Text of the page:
New Yankee Stadium reviews: Day 792

The New York Yankees weren’t even home this weekend, but still no one can stop talking about their new stadium, and all the people who aren’t buying tickets there:

  • New York Times columnist Harvey Araton favorably compares the Boston Red Sox‘ renovation of Fenway Park to the Yanks’ new “monument to excess”: “It is always a mob scene at ancient Fenway, just as it usually was in recent years at old Yankee Stadium. So why was there such a dire need for a new one that required the mutilation of centralized parkland and the eventual demolition of a landmark? Oh, right, it was all for the fans, as the Steinbrenners have made a habit of assuring us.”
  • A recent California transplant writes on Athletics Nation that the new stadium is “cold and uninviting and simply lacking any charm. The real Yankee fans are largely banished to the top edges of the place, and if there was little chance that a kid growing up in the same Bronx neighborhood that houses the stadium would ever be able to afford a ticket inside the old place, well, there is zero chance of that happening in the new one.”
  • Rick Malwitz makes a similar observation on MyCentralJersey: “People who actually live within walking distance apparently don’t go to the games. I hate to make judgments on entire villages, but in the housing surrounding Yankee Stadium, I suspect there are not many families of four who can afford the average ticket price of $73, not to mention a round of $10.20 Rocket Doubles. … So here’s my idea about how to fill those seats that investment bankers and hedge fund operators can no longer afford: If there are empty seats up front, let kids in the neighborhood fill them, and give them two pears for free.”
  • San Francisco Chronicle columnist Scott Ostler has more suggestions for filling those empty field-level seats, including tarps and weasel masks.

8 comments on “New Yankee Stadium reviews: Day 792

  1. That’s my main problem with the whole project. Maybe Yankee Stadium could not be repaired from a structural standpoint, and that would have to be given consideration. However, Yankee Management claim that they did it for the fans. Most people just don’t buy it. Their relocation plan and their ticket prices prove that it was always about their maximum earnings potential. Many fans do like the new design, but many including myself think it is cold and lacks charm. It should look like a new exact replica of the old stadium.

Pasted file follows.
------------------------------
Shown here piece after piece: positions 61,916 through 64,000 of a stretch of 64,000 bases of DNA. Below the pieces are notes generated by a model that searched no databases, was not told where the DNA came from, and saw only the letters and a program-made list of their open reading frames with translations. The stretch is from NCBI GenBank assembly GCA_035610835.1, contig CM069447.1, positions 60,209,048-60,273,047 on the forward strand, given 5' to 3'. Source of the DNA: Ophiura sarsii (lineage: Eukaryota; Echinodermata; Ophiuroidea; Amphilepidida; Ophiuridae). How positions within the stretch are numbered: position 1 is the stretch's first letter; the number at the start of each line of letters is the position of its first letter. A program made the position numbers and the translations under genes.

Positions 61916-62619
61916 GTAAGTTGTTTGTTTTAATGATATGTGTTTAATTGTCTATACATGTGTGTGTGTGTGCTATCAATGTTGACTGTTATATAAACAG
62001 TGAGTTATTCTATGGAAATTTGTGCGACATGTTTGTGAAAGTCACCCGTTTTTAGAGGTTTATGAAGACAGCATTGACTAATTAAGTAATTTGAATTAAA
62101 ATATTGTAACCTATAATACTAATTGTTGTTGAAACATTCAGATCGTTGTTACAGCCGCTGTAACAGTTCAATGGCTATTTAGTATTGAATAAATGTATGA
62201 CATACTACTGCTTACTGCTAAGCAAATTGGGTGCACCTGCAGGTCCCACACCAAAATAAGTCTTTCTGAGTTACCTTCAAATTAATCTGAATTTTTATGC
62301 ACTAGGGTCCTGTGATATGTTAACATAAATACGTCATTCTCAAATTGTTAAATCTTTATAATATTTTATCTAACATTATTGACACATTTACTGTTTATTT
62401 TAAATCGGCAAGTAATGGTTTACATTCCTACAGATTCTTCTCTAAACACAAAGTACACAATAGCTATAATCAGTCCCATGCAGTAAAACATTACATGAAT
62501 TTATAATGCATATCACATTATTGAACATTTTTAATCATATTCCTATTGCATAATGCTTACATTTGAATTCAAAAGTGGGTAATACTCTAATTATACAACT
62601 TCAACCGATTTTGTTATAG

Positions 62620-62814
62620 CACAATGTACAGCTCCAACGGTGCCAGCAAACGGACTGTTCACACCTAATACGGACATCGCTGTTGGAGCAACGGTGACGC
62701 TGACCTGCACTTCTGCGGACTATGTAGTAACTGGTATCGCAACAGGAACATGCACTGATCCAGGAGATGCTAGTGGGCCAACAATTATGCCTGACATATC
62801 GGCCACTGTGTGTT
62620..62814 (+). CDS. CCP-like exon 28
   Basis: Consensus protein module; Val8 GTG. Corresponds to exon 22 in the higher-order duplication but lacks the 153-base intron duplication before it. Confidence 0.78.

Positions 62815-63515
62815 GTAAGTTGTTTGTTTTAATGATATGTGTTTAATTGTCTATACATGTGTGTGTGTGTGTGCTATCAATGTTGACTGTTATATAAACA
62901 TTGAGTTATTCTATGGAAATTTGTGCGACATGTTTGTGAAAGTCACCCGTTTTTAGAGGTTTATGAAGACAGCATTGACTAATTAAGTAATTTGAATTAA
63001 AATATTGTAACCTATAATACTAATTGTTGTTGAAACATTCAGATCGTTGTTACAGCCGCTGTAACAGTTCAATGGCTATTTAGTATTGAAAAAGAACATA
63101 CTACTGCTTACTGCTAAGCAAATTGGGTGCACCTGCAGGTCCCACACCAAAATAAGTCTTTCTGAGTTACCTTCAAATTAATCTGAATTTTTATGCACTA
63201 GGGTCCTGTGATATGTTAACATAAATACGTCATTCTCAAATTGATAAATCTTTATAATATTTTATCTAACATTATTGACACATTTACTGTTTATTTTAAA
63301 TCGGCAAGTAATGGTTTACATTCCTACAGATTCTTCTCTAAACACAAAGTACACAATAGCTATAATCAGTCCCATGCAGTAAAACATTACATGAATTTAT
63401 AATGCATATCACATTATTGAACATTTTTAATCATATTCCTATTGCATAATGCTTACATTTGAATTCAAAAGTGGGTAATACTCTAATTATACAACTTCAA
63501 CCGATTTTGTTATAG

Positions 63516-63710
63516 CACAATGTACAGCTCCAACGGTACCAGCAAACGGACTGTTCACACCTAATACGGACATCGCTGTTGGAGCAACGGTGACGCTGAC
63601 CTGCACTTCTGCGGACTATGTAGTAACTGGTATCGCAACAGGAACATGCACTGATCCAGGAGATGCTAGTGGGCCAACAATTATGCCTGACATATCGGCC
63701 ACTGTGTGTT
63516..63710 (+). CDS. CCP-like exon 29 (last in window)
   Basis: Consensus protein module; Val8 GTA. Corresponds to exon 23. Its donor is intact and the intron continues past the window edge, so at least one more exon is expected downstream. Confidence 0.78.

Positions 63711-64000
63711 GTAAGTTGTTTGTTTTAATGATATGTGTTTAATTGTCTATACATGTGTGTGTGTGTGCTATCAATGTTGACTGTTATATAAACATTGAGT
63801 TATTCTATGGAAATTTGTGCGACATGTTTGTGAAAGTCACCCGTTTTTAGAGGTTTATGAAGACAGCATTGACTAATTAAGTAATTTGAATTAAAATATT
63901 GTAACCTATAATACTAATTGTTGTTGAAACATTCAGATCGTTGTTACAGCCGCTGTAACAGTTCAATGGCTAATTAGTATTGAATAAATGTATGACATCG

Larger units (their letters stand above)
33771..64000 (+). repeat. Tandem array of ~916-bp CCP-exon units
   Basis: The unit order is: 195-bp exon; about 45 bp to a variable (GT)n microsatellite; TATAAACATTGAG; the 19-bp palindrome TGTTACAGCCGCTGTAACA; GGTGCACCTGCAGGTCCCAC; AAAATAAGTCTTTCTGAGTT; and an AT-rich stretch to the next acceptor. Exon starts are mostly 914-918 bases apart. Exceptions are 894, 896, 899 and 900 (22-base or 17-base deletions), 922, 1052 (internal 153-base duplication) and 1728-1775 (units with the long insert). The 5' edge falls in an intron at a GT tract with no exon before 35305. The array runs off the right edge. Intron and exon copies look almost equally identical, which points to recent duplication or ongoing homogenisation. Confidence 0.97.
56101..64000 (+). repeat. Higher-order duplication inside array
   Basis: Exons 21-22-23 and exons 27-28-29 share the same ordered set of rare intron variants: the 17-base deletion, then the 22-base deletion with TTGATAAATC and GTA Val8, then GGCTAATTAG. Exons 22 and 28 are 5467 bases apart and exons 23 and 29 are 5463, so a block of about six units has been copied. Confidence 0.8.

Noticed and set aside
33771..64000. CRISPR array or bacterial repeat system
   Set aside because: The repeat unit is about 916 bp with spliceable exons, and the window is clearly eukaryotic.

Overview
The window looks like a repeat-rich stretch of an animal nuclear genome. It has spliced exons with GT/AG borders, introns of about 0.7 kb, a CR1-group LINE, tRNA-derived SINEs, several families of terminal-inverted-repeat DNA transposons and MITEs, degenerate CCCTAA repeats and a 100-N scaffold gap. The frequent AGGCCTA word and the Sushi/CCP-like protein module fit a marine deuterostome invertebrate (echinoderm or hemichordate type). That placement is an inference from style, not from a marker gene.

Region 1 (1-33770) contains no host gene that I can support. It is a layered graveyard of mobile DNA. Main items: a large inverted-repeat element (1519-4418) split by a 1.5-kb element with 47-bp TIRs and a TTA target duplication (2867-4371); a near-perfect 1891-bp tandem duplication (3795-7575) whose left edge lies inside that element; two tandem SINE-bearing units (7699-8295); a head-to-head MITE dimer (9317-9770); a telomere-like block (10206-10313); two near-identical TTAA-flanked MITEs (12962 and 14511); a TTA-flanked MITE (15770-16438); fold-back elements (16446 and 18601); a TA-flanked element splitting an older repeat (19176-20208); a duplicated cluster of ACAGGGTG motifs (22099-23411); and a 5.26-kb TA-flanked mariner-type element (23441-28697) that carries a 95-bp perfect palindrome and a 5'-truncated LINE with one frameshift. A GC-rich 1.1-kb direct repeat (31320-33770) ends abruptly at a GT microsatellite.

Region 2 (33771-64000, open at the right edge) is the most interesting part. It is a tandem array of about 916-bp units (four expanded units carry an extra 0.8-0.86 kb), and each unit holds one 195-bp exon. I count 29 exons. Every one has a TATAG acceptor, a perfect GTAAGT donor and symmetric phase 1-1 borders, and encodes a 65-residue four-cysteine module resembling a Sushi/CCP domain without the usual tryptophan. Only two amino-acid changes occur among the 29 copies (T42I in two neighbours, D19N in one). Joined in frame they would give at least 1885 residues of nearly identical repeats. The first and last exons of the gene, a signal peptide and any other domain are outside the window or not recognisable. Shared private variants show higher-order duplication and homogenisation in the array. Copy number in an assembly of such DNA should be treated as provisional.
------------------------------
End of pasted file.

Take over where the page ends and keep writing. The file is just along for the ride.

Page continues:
2. Remember when Rudy left office at the end of 2001 and there was a plan for a new retractable roof Stadium to be built in Macombs Dam Park?

    HOK designed that Stadium and was asked by the press why Yankee Stadium could not be renovated….

    Hok responded by saying the Yankees never asked for a renovation of Yankee Stadium!

    The Yankees didn’t want to sacrifice 2 years of profits while doing partial renovations to Yankee Stadium in the offseason…..A true appreciation for History!

  3. Nobody ever said Yankee Stadium could not be repaired from a structural standpoint. Quite the contrary, the city’s buildings department (which inspects annually) said all along that building was structurally sound. This was ignored by Bloombucks. Because, you know, we couldn’t let anything stand in the way of a great deal. And no journalist questioned him on it.

    Frankly, I think the high school teams who no longer have a home field and the neighborhood kids who dream of being the next Manny Ramirez should be allowed to play on the new stadium’s pristine turf during Yankee road trips. It still wouldn’t make this a fair deal, but at least it would offer some perspective.

  4. “And no journalist questioned him on it.”

    (see second item)

    If you mean questioning him directly, I never got a chance to do that, but I’d wager that Pat Arden of Metro did. Not that it made a whole lot of difference, given that no one else was paying attention at the time:

  5. Mea culpa! I stand corrected on my foolish choice of words. You’ve done more than your share of shoe-leather reporting on this–probably more than anyone, which is why I’ve been reading all along. You could write a great book just on the Yankees’ stadium with all the research you’ve done over the years. And I do recall your links to Metro as everything was unfolding. Pat Arden asked a lot of questions that the dailies, for the most part, didn’t dare. Kudos all around.